If You’re A Yoga Educator, You Should Be Vegan
Yoga means a lot of things to a lot of different people. From exercise to therapy, the practice of unfurling one’s mat has the potential to shape the way that person feels not just throughout their day, but throughout their life. As the average North American studio model for teaching has shifted from just exercise to education (yay!), the practice of nonviolence is being ignored by non-vegan yoga educators.
Many yoga studios emphasize how good you can feel and look from adopting a regular yoga practice, and that couldn’t be more true. Others invite students to sit with stillness and cultivate a healthier relationship with their thoughts, also amazing. Both models, the hot body enthusiasts and the spiritualists, have adopted taking in endless numbers of yogis aspiring to go from the back row of the class to leaders. And why wouldn’t they? With the standard one hour class already wall to wall with our physical practice (asana), there often isn’t time to get into the philosophical or cultural roots of this practice. It’s often not until we take a teacher training that we’re exposed to it at all. So why is it becoming common place to learn it, and then ignore it?
One of the most commonly followed ancient texts, Patanjali’s Yoga Sutra, and it’s outline of the eight limbs of yoga, breaks down what we aim to do in yoga and what will happen as a result. Of these eight limbs, the very first is yamas, understood to be our social contracts or universal moralities. These five principles are set up to be studied before we ever hold downward dog. And the first of those? Ahimsa – non-violence.
It’s interpreted many ways, but ahimsa is understood to be refraining from violent words, actions, and even abstaining from violent thoughts. Image my excitement, naively thinking everyone in my 40+ class of teacher trainers were going to go vegan! Now they didn’t need Beyoncé as an excuse, they had ancient teachings. Unfortunately, as with all seemingly difficult things, people decide to only take what they like about yoga and leave the rest behind. In this case, instructors often allude to not practicing road rage or not pushing yourself too far to land a headstand, but leave out the 56 billion farm animals that are killed for human use each year. Is it fair to take on the insurmountable task of becoming a spiritual leader while breaking between classes for a lunch comprised of violence? Do we contradict our own hard work by striving for a more yogic society, while giving permission to participate in perhaps the least yoga-thing humans regularly do?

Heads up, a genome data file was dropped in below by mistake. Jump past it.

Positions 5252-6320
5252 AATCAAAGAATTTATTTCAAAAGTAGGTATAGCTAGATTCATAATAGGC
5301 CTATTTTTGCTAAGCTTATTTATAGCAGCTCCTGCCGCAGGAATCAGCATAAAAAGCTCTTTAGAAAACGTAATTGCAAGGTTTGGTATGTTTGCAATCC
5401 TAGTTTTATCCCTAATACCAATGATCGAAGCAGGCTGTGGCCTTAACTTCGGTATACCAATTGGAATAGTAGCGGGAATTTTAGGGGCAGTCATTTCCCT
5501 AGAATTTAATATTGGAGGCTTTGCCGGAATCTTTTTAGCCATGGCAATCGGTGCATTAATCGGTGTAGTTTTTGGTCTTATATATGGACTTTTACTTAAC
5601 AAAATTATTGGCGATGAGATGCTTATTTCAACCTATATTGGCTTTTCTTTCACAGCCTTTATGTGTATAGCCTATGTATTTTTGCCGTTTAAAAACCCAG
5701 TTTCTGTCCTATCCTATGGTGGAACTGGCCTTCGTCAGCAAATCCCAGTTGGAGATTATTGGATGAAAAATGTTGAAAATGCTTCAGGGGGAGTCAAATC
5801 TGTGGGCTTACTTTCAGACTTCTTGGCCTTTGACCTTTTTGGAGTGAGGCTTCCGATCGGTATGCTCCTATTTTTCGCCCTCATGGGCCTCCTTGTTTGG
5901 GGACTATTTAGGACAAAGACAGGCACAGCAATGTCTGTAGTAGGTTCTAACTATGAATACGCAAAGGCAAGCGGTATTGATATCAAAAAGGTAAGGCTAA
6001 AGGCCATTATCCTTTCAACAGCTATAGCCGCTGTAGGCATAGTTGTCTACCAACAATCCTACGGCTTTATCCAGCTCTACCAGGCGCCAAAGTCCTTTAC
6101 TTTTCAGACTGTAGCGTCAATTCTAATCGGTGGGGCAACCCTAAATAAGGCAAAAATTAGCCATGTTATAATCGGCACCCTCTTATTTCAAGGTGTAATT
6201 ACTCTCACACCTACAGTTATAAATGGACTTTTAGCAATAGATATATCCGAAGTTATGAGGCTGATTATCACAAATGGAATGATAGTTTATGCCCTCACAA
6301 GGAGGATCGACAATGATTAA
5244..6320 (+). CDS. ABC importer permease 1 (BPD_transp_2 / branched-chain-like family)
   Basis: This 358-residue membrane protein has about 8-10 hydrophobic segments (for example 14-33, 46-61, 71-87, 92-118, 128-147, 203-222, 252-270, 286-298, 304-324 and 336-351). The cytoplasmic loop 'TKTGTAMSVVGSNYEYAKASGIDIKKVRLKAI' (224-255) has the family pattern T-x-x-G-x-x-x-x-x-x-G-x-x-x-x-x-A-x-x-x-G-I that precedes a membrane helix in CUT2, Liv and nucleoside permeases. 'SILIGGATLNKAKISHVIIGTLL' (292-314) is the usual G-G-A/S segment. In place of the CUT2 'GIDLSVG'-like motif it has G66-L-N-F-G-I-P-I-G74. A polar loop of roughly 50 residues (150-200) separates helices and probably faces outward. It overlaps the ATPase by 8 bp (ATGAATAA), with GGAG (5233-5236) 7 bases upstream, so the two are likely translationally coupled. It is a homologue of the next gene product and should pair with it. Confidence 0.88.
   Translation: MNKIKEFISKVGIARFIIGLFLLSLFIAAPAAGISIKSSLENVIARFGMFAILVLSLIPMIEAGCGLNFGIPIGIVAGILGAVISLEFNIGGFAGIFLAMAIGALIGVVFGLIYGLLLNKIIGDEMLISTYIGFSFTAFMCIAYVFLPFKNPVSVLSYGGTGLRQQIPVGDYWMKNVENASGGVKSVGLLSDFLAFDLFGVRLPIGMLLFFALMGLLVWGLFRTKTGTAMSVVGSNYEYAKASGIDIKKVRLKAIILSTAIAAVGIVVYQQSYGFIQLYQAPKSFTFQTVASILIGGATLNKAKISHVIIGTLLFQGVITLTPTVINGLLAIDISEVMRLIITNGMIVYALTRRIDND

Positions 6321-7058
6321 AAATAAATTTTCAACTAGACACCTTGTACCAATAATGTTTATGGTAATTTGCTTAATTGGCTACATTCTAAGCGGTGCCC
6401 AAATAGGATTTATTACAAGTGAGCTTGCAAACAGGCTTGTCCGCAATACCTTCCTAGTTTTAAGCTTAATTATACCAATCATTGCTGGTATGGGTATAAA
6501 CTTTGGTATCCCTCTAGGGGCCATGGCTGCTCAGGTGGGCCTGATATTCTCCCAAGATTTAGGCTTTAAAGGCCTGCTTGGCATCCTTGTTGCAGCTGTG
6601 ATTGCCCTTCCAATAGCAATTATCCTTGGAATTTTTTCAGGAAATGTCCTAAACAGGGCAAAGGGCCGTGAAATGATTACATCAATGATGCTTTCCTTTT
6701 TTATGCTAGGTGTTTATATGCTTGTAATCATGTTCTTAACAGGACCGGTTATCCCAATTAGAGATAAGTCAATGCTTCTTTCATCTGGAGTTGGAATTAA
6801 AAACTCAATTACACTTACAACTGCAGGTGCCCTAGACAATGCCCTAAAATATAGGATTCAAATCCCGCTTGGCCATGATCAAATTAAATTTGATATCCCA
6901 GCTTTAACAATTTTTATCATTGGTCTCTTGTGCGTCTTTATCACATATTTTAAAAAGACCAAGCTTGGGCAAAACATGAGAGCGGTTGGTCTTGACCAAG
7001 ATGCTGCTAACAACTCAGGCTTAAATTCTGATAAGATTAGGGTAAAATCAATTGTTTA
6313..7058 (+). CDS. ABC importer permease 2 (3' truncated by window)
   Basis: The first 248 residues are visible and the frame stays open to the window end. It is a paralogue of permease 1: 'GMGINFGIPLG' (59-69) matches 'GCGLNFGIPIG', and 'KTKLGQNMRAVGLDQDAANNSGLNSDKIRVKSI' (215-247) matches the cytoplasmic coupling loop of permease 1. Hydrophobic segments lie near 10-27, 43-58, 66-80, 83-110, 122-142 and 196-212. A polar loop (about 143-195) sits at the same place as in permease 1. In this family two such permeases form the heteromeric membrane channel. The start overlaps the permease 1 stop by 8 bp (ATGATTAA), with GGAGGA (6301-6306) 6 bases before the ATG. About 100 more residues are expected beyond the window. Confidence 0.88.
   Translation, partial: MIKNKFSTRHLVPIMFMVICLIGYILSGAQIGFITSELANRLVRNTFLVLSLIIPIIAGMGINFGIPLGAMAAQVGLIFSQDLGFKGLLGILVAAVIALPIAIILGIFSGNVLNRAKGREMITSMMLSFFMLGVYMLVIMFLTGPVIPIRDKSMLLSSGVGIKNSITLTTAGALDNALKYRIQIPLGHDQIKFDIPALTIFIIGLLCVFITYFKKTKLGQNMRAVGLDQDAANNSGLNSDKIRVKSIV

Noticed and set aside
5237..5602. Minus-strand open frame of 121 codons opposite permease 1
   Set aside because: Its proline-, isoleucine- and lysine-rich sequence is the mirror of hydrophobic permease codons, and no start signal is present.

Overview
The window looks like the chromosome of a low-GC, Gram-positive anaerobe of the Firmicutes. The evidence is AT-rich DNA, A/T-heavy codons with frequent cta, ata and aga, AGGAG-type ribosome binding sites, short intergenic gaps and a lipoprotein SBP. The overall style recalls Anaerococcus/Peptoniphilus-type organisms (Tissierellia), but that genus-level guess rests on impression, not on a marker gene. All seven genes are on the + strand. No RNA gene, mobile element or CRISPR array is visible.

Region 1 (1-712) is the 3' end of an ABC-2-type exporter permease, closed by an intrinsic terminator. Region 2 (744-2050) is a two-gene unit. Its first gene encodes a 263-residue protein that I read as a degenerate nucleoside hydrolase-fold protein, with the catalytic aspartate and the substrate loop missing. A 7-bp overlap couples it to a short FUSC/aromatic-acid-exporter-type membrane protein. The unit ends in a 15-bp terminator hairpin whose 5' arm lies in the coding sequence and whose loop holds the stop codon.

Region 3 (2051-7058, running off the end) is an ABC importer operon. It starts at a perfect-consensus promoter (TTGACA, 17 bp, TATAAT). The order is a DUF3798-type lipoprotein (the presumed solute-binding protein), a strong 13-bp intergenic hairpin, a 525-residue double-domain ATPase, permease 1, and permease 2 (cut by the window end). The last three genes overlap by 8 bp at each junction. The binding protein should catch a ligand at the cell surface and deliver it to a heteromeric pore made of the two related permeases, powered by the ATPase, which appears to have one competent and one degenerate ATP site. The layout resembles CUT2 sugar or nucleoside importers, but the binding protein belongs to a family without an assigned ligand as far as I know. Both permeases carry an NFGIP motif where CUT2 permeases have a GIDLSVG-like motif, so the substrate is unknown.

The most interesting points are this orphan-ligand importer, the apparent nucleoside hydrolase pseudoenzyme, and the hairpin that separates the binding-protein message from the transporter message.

With 500 hours of yoga education under my belt, I often feel torn between the duality of sharing the whole practice, and only getting to share the parts that are marketable. It can be a fine line between encouraging veganism in the studio, and making non-vegans feel unwelcome. I often herald back to a chant or mantra that one of my wisest teachers taught me: “lokah samastah sukhino bhavantu” – May all beings everywhere be happy and free, and may my thoughts and my actions somehow contribute to that freedom for all. It is impossible to devote ourselves to this feeling if we continue to participate in animal cruelty that denies so many beings that basic happiness and freedom.
I believe that all people have goodness in them and that we desire to love first and foremost. I can’t imagine a better opportunity to share the compassion that veganism stands for, then in a studio full of open minded, peace promoting, and loving people. I hope that as eternal students, yoga educators can reconsider what it means to practice ahimsa, on and off the mat.